What is an...

Arrangement To Pay

An Arrangement to Pay is recorded on a borrower’s Credit Report when the lender accepts a request to raise or lower the cost of scheduled monthly payments at the request of the borrower. Doing so may increase the duration of the loan or the cost of future monthly payments.

How do I see if I have an Arrangement to Pay?

You can check the status of your credit accounts by viewing your Credit Report. checkmyfile offers the UK’s most detailed report, letting you see everything that Equifax, Experian, and TransUnion hold about you. Any credit accounts reported with an Arrangement to Pay will be marked with an ‘AR’, so you can easily spot them.

If you haven’t already, trying checkmyfile is free for 30 days, and then just £14.99 per month. Cancellation is quick and easy online at any time.

Many borrowers think that taking out an Arrangement to Pay will reflect positively when approaching lenders in the future because it shows their willingness to try and make payments even in times of financial difficulty. In reality many lenders take it as a sign that the customer cannot keep up with their credit commitments and will struggle similarly with their own product.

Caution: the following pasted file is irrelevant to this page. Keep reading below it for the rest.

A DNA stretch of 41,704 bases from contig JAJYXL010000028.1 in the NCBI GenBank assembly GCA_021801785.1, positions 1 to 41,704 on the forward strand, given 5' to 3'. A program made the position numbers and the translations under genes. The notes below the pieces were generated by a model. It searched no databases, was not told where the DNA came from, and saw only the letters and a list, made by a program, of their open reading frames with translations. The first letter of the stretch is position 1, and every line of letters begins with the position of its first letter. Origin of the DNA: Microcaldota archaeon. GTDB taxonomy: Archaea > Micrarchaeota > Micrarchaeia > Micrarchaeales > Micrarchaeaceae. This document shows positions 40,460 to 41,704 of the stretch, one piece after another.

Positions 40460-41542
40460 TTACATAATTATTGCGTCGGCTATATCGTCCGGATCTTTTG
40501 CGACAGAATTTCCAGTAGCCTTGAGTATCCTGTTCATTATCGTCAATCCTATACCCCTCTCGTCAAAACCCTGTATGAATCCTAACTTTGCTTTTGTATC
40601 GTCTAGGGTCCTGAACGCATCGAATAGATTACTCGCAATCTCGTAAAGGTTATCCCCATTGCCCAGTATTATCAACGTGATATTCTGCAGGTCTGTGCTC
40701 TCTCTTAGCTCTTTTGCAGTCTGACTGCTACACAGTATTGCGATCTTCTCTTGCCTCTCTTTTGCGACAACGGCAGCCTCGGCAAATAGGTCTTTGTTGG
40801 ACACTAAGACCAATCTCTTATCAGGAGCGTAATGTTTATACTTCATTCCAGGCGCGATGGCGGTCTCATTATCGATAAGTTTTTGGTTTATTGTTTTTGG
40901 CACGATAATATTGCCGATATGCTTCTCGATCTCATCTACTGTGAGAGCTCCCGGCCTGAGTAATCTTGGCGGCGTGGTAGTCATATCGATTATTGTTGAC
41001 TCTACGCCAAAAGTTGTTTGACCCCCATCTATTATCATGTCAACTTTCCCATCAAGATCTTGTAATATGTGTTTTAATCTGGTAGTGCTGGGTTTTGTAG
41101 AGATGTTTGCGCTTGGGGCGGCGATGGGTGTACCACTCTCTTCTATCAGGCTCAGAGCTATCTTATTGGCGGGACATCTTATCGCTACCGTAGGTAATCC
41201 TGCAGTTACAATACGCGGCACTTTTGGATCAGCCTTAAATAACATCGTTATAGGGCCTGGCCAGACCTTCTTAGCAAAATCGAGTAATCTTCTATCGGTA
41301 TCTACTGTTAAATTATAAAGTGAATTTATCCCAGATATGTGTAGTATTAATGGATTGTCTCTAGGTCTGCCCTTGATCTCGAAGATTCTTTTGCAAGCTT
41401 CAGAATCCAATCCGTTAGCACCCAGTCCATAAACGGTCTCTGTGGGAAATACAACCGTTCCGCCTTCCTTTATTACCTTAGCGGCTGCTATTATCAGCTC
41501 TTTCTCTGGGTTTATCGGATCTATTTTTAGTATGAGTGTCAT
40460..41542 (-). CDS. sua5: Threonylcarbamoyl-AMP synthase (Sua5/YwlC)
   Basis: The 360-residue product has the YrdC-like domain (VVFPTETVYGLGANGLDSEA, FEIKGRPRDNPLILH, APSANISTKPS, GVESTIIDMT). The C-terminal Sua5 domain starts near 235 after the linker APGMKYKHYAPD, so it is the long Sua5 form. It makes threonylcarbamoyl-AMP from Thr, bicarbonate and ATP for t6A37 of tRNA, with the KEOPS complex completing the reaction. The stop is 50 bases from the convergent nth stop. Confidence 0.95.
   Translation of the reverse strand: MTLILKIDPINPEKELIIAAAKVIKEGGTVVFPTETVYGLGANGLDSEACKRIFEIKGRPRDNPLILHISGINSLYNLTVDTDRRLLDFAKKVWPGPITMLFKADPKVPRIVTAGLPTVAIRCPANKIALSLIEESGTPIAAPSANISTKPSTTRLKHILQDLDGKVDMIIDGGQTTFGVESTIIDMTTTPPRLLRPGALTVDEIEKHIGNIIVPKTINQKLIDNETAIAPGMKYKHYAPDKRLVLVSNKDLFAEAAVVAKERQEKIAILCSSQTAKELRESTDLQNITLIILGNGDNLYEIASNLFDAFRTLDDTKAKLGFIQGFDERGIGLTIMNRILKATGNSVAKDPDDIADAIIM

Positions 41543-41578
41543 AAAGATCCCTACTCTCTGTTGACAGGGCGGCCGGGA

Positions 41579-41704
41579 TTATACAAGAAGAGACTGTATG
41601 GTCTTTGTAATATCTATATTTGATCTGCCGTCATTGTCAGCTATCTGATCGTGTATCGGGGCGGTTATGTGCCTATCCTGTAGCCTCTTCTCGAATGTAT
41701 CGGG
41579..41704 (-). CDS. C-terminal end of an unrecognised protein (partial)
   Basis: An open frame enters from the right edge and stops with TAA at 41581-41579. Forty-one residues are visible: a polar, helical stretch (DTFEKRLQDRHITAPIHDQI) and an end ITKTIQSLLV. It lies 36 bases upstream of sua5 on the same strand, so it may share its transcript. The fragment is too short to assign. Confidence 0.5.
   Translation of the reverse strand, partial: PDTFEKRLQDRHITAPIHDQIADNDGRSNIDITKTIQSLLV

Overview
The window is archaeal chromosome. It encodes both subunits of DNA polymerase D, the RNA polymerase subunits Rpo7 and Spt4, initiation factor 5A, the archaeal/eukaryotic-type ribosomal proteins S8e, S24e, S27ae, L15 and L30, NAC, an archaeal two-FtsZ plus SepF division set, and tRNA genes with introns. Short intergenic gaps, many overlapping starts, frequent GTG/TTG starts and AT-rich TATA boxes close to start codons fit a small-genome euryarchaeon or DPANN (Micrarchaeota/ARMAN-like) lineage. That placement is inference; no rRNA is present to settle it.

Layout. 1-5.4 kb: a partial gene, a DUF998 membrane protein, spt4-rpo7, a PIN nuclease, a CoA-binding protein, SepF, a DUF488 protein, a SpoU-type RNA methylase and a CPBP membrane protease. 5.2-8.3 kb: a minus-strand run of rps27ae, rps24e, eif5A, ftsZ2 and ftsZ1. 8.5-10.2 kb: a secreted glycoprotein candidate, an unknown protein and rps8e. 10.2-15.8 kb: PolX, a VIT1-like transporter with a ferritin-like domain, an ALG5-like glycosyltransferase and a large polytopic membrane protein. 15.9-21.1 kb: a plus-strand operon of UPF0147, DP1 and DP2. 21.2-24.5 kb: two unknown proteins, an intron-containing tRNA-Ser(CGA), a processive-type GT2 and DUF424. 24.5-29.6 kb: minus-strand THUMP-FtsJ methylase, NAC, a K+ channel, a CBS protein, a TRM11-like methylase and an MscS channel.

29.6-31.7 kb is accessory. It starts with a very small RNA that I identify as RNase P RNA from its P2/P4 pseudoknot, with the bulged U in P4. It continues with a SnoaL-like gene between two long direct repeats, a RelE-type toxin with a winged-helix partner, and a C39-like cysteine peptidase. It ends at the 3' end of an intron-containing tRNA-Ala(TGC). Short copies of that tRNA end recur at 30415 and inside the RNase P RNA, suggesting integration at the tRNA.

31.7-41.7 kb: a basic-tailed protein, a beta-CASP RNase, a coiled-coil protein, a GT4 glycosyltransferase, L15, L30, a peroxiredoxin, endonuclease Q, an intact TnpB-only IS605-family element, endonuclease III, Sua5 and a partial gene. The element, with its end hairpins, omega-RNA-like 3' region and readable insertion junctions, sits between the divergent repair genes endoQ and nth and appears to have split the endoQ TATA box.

For this reason, it is not recommended requesting an Arrangement to Pay unless it is absolutely necessary. An AR marker stays on your Credit Report for six years and can seriously impact your ability to get credit for the whole duration.

Is an Arrangement to Pay the same as a default?

No. While a lender may in some cases view an Arrangement to Pay marker on your Credit Report as severe as a default, they are two different statuses. The main difference being that a default relies on you missing payment for a prolonged period, while an Arrangement to Pay shows that you have paid, just at a different amount to what was originally agreed.

How does an Arrangement to Pay affect my ability to get credit?

The impact of an Arrangement to Pay on your credit rating varies depending on the attitude of lenders and how the rest of your Credit Report looks. Some lenders regard it as a fundamental inability to pay debts as they fall due (which is one of the definitions of bankruptcy).

Other lenders take a much more relaxed view of Arrangements to Pay. They would prefer to receive less than expected rather than nothing at all, and they see the approach by their customer to ask for time to pay as a proactive and positive step, and not one that should be penalised.

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